In United States v. Wiley, No. 22-10179 (Aug. 29, 2023) (Jill Pryor, Grant, Maze (N.D. Ala.)), the Court affirmed Mr. Wiley’s convictions.

Mr. Wiley was charged with one count of conspiracy to commit Hobbs Act robbery, in violation of 18 U.S.C. § 1951(a); five counts of aiding and abetting Hobbs Act robbery, in violation of 18 U.S.C. §§ 1951(a) and 2; and five counts of aiding and abetting to use, carry, and brandish a firearm during a crime of violence, in violation of 18 U.S.C. §§ 924(c)(1)(A)(ii) and 2.

On appeal, he first argued that the district court abused its discretion by striking a juror for cause because of her religious beliefs.  That juror told the court that she was a a Jehovah’s Witness and would have difficulty judging others because she did not “have a lot of faith in the legal—the justice system.”  The Court found no abuse of discretion because courts may exclude or remove jurors who make clear that they may not sit in judgment of others based on their religious beliefs.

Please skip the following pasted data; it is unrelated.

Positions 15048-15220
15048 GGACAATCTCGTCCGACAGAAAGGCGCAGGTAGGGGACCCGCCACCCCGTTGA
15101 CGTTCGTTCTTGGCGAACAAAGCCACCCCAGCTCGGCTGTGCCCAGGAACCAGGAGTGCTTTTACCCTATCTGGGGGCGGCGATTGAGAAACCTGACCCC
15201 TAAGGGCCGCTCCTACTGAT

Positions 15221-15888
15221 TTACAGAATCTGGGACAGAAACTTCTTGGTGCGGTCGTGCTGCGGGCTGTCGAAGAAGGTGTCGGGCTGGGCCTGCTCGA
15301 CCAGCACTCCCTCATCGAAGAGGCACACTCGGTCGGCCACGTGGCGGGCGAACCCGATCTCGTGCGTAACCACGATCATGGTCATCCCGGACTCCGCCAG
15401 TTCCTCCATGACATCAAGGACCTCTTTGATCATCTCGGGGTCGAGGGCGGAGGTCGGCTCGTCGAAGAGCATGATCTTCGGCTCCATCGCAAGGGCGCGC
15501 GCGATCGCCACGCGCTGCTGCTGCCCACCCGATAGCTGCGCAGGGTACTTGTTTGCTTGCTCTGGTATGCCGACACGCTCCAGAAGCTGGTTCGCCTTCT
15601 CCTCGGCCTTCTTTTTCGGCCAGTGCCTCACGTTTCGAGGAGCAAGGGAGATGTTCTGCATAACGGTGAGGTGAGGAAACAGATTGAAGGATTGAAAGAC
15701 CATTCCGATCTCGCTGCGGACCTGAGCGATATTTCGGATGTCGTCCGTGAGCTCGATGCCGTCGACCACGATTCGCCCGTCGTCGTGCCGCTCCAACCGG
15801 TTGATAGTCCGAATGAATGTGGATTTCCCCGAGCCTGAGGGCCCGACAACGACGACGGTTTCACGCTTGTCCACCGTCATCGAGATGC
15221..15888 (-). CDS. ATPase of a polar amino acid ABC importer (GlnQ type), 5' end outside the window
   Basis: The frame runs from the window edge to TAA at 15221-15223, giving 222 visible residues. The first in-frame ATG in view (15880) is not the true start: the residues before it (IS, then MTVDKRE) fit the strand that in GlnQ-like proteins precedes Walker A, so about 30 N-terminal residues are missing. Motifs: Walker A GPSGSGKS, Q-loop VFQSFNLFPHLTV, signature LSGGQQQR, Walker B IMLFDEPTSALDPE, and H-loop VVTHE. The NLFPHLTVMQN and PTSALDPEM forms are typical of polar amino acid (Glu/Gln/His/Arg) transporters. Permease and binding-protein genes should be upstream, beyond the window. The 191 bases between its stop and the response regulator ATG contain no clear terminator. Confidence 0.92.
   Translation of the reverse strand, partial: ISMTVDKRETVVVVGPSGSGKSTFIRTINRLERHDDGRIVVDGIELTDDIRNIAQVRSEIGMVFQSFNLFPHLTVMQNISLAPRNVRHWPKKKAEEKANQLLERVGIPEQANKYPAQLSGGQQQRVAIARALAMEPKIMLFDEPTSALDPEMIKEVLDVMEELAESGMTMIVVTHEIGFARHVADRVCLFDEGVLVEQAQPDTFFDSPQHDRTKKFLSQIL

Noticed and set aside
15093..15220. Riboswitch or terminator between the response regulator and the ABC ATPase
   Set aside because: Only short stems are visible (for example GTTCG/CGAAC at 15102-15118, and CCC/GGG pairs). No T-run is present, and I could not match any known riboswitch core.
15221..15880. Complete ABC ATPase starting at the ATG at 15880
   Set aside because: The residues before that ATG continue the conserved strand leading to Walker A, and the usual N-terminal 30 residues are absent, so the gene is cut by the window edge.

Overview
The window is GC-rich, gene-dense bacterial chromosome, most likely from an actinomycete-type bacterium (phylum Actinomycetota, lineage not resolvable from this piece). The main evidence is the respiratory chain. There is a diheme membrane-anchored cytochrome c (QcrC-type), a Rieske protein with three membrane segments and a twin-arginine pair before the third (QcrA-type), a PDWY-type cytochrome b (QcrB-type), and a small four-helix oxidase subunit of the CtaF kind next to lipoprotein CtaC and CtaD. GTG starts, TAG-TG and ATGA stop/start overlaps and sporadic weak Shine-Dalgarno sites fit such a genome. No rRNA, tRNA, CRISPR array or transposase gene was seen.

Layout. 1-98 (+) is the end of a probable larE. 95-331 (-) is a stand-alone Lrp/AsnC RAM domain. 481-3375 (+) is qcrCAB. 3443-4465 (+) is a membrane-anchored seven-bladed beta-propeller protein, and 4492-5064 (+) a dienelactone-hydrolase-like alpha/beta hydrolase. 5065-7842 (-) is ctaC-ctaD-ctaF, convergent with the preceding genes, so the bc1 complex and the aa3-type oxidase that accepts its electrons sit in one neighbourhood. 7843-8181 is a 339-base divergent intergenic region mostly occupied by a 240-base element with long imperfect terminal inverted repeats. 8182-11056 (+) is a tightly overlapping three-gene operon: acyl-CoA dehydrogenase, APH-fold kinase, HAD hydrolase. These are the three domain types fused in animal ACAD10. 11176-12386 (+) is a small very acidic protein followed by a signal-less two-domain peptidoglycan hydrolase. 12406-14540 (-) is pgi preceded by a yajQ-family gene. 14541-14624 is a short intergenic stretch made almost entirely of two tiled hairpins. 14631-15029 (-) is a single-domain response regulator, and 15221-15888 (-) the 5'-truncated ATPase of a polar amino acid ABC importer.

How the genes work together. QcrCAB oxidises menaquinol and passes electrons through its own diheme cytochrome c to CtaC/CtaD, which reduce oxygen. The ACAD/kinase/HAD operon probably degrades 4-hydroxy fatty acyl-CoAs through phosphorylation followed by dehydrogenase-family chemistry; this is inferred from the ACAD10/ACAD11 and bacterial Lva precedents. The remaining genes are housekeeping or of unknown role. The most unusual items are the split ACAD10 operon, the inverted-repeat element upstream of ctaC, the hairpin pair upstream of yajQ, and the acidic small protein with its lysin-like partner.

He next argued that the district court plainly erred by allowing law enforcement officers to give lay opinion testimony identifying Mr. Wiley in the surveillance footage presented at trial when the officers did not become familiar with Mr. Wiley until after his arrest.  The Court noted that even assuming the district court erred by admitting the lay opinion identification testimony, Mr. Wiley had failed to show that his substantial rights were affected because the officers’ identification testimony was not the only evidence linking him to the robberies.

Finally, he argued that his § 924(c) convictions must be vacated because aiding and abetting Hobbs Act robbery is not a categorical crime of violence under § 924(c).  The Court found this argument foreclosed by its binding precedent in In re Colon, which the Court held remained viable and the law of the circuit even post-Taylor.